Purdue School of Engineering and Technology

Purdue School of Engineering and Technology

Student C.J. Nielsen found his time studying and working in Germany 'exciting and valuable'

November 19, 2013

Junior C.J. Nielsen checked out a German landmark in Rathaus in the city of Hannover during his time in Germany. | PHOTO COURTESY OF C.J. NIELSEN

Junior C.J. Nielsen checked out a German landmark in Rathaus in the city of Hannover during his time in Germany. | PHOTO COURTESY OF C.J. NIELSEN

by Ric Burrous

As with many IUPUI students who are traveling abroad, junior C. J. Nielsen found a summer studying and working in southern Germany especially exciting and valuable.

But the trip was doubly meaningful to Nielsen because it incorporated both of his academic passions: Automotives and German.

As a major in IUPUI Motorsports in the School of Engineering and Technology, his internship at Hochschule Heilbronn exposed him to world-class vehicle technology and an automotive culture that was a dream come true. And as a double major in German in the School of Liberal Arts, he had an opportunity to immerse himself in the language and culture of a country he came to love.

His three-and-a-half-month stint at Heilbronn affirmed his view of the importance of studying abroad. “I got a chance to work on interesting projects, and to live amid Germans and their culture,” Nielsen said. “It was life-changing for me. I made so many friends — people from Finland, Russia, Bulgaria and Romania — that I’m still in touch with.”

The culture — especially the work ethic of the German people — made a huge impression on the 21-year-old Pike High School graduate. “Everything I’d heard about the German commitment to perfection is true,” Nielsen said. “It’s all around you. The whole time I was there, I never saw anything marked ‘made in China.’ They have such pride in the quality of their workmanship.”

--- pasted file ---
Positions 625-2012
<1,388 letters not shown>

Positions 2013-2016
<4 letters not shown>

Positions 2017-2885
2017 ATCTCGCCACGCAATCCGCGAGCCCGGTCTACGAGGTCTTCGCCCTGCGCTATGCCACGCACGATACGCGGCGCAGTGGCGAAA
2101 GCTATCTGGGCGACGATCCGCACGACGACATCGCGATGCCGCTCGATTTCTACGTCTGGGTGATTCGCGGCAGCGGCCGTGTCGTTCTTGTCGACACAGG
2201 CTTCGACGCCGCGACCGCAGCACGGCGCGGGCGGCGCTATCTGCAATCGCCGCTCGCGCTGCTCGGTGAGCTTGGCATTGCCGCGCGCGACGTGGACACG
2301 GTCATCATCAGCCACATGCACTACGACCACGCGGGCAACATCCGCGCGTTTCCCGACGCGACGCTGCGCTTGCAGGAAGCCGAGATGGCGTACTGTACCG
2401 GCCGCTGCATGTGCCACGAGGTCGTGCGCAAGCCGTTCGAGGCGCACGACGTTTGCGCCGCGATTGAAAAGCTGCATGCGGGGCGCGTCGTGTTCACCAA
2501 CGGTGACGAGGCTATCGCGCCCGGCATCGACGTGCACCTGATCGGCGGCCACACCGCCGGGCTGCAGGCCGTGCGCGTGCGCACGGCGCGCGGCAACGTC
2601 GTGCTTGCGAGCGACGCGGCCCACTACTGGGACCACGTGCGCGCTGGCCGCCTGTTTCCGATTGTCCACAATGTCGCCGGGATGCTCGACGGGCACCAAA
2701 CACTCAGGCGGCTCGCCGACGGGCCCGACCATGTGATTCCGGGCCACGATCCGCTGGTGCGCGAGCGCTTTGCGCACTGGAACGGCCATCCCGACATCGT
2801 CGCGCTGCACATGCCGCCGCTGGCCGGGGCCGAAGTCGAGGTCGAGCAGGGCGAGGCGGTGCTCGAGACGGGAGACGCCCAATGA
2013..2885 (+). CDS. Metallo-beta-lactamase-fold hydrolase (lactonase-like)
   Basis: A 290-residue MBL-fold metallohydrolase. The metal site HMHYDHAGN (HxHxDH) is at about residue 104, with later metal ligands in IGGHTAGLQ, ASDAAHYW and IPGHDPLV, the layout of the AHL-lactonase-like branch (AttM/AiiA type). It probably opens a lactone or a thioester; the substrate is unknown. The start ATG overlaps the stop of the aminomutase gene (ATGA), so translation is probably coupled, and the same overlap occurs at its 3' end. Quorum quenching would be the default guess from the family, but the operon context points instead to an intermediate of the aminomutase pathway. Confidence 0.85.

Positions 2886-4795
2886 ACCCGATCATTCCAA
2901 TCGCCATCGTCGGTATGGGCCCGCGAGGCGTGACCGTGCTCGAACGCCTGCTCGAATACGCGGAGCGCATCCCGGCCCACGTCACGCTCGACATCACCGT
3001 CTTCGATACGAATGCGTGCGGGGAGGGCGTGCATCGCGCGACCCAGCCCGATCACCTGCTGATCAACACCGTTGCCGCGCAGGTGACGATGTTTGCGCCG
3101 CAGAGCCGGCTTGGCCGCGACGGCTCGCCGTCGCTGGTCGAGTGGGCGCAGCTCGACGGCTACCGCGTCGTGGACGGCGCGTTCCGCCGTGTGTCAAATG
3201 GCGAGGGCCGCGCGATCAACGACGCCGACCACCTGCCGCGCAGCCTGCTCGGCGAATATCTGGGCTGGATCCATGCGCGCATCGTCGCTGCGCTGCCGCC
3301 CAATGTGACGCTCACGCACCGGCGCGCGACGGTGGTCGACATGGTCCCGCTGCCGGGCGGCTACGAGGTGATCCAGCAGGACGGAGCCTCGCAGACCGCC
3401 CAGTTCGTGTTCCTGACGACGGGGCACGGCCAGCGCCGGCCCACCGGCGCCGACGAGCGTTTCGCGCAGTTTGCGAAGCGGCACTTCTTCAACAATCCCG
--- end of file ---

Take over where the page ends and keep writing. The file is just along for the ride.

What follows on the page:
That’s one of the reasons why Nielsen advises students, college or high school, to take full advantage of study-abroad programs. “It’s a global market out there,” he said. “I tell kids if they get a chance to study overseas, take it. You’ll make friends from all over the world. You see that there are pros and cons to anyplace you go. And experiencing other cultures makes you a more well-rounded individual.”

Ironically, Nielsen expected to be comfortable with the language, since he considered himself fluent in German. “Turns out, I wasn’t quite as fluent as I thought,” Nielsen laughed. “Germany has a lot of different dialects in the south, and even native speakers don’t always understand one another.” But after two weeks, he found himself comfortable in the environment.

He also found that one of his expectations — that he’d hone his German skills at work — wasn’t quite accurate, either. Heilbronn “came after me hard when they saw that I spoke German and could handle the engineering,” he said. His co-workers spoke little English, so he was learning technical German while co-workers were learning beginning English.

“The language of racing has become English, so Heilbronn considered that a big advantage,” he said. There were still a few language hang-ups, though; such as the regional dialect and some of the German mechanical and technical words. “It took me quite a while to get used to the Germans using the metric system,” he said. The irony is that “now I’m having trouble switching back,” he laughed.

Nielsen is an Adam W. Herbert Presidential Scholar and a member of Honors College. He finds the world of motorsports engineering exciting, even revolutionary. “Racing isn’t just about going fast and going around and around,” he said. “It’s really about the months of research and testing that goes into high-performance cars.

“A lot of people don’t realize that much of vehicle technology that we take for granted — that keep us safe or make cars more efficient — comes from racing research,” he added. That includes small things like rear-view mirrors and windshield wipers to seat belts, traction control and better braking systems.